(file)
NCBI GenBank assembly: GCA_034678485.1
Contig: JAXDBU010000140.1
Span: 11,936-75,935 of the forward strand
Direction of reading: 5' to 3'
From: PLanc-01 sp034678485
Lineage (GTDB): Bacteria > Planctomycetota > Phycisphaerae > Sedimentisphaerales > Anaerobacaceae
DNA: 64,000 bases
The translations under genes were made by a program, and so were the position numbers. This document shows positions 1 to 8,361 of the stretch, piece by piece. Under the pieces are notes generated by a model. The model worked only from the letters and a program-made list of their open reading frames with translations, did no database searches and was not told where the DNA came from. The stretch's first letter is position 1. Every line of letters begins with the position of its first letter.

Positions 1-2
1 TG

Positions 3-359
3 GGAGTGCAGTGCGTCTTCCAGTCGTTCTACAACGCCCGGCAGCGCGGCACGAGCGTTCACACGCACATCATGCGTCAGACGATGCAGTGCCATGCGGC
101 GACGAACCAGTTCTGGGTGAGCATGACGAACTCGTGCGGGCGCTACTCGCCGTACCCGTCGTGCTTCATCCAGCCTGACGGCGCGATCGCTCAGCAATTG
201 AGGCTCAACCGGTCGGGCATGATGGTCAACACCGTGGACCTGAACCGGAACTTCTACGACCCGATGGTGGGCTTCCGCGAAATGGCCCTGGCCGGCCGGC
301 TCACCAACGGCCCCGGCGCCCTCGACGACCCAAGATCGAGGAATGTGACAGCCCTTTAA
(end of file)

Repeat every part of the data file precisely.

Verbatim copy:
NCBI GenBank assembly: GCA_034678485.1
Contig: JAXDBU010000140.1
Span: 11,936-75,935 of the forward strand
Direction of reading: 5' to 3'
From: PLanc-01 sp034678485
Lineage (GTDB): Bacteria > Planctomycetota > Phycisphaerae > Sedimentisphaerales > Anaerobacaceae
DNA: 64,000 bases
The translations under genes were made by a program, and so were the position numbers. This document shows positions 1 to 8,361 of the stretch, piece by piece. Under the pieces are notes generated by a model. The model worked only from the letters and a program-made list of their open reading frames with translations, did no database searches and was not told where the DNA came from. The stretch's first letter is position 1. Every line of letters begins with the position of its first letter.

Positions 1-2
1 TG

Positions 3-359
3 GGAGTGCAGTGCGTCTTCCAGTCGTTCTACAACGCCCGGCAGCGCGGCACGAGCGTTCACACGCACATCATGCGTCAGACGATGCAGTGCCATGCGGC
101 GACGAACCAGTTCTGGGTGAGCATGACGAACTCGTGCGGGCGCTACTCGCCGTACCCGTCGTGCTTCATCCAGCCTGACGGCGCGATCGCTCAGCAATTG
201 AGGCTCAACCGGTCGGGCATGATGGTCAACACCGTGGACCTGAACCGGAACTTCTACGACCCGATGGTGGGCTTCCGCGAAATGGCCCTGGCCGGCCGGC
301 TCACCAACGGCCCCGGCGCCCTCGACGACCCAAGATCGAGGAATGTGACAGCCCTTTAA